• It's expected the global population will hit 8 billion in 2022.
  • This milestone has prompted researchers to work out how many people have ever existed.
  • They estimate that 109 billion people have lived and died over the course of 192,000 years.
  • And that 7% of all humans who have ever lived are alive today.
Humanity today and humanity's past.
For many thousands of years, there were fewer people on Earth than would live in a mid-sized city today.
Image: Visual Capitalist

How many humans have ever lived?

In 2022, the world will likely hit a momentous milestone—a population of eight billion.

Of course, this dramatic increase in the world’s human population is a relatively new phenomenon. For many thousands of years, there were fewer people roaming the Earth than would live in a mid-sized city today.

But this does raise an interesting question, though: over the long arc of human history, how many people have ever lived?

The unique and powerful visualization above, from the team at Our World in Data, highlights how many humans have ever lived, and how much of humanity is currently alive today.

Quantifying our ancestors

How many humans came before us? This is the question demographers like Toshiko Kaneda and Carl Haub have attempted to answer.

Quantifying all of humanity requires a firm starting date for when humans became, well, human. Evolution is a gradual process, so figuring out the start date for humankind is no easy task. For the purposes of this exercise, however, the two demographers used 190,000 BCE as the cutoff.

There are two opposing points to consider when thinking about prehistoric humans:

Around the chosen start date, the global cohort of humans was quite small—perhaps as low as only 30,000 individuals.Before the modern era, lifespans were much shorter, so long stretches of time can actually influence numbers drastically.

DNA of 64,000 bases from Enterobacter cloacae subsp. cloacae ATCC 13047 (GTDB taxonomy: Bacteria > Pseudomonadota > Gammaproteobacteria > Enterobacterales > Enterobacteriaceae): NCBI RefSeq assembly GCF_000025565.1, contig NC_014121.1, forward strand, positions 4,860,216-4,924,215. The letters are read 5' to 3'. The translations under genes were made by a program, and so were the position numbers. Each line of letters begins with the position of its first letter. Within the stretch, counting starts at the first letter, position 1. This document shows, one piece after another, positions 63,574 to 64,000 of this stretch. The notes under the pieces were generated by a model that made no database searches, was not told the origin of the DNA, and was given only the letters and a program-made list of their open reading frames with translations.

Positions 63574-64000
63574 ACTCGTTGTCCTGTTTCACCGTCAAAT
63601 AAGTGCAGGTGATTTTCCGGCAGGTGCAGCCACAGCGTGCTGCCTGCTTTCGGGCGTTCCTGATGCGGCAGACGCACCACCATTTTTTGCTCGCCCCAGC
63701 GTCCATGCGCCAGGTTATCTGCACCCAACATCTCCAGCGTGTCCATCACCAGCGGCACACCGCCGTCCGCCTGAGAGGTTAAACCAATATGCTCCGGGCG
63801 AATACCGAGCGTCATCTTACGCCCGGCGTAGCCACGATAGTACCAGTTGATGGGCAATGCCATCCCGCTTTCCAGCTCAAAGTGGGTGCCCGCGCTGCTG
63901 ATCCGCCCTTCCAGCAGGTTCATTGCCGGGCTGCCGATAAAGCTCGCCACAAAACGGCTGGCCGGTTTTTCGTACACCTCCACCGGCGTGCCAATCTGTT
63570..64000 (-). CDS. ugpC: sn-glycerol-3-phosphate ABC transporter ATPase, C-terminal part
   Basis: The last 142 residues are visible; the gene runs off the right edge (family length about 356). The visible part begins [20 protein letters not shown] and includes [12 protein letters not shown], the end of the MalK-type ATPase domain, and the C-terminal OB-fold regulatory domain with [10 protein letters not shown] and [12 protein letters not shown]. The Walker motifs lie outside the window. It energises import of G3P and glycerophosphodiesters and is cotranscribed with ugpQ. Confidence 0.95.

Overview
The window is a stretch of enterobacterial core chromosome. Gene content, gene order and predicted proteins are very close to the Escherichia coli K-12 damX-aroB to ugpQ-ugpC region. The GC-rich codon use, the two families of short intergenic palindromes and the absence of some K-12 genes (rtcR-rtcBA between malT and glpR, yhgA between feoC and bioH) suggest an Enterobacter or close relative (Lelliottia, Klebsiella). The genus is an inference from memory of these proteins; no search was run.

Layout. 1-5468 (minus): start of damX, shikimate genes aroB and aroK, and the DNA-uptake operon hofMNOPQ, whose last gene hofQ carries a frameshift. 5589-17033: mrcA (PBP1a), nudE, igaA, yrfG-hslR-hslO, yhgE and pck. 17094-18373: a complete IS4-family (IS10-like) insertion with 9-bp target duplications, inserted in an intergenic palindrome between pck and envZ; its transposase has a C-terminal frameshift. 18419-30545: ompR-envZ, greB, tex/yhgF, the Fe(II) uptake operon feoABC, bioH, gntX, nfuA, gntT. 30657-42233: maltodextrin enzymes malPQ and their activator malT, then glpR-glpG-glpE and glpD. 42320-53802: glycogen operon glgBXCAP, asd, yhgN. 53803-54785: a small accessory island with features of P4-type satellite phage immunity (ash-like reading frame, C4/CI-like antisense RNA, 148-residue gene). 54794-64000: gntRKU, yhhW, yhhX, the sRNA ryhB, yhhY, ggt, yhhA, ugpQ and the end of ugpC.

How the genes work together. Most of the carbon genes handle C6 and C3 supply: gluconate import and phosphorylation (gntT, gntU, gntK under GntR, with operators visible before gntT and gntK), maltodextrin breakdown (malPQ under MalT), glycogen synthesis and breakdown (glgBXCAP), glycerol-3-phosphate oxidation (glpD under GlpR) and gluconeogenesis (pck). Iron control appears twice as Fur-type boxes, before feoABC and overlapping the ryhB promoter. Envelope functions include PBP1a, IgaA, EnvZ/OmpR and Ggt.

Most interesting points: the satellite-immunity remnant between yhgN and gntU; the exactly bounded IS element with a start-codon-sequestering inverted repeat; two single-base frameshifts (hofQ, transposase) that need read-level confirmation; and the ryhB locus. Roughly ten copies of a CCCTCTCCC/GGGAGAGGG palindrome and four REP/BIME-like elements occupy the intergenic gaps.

With this context and timeframe in mind, the demographers estimate that 109 billion people have lived and died over the course of 192,000 years. If we add the number of people alive today, we get 117 billion humans that have ever lived.

This means that for every person alive today, there are approximately 14 people who are no longer with us.

It is these 109 billion people we have to thank for the civilization that we live in. The languages we speak, the food we cook, the music we enjoy, the tools we use – what we know we learned from them.

— Max Roser, Our World In Data

How much of humanity is currently alive today?

When considering that 7% of all humans who have ever lived are alive today, especially when measuring across more than a thousand centuries, it’s remarkable that such a large portion of humans are currently living.

If we chart the recent global population explosion though, it begins to make sense.

World population (billions)
It was only in 2007 that the majority of humans began to live in cities.
Image: Visual Capitalist

Looking at the chart above, it’s hard to predict which path humanity will go down in the future, and how that will affect future population growth.

It was only in 2007 that the majority of humans began to live in cities, and in 2018 that the majority gained access to the internet. While we’ll never meet the 109 billion humans who laid the foundation for our modern societies, we’ve never been more connected as a species.

What will we do with our time in the top of the hour glass?

As noted on the graphic, this is an updated adaptation of a 2013 visualization by Oliver Uberti.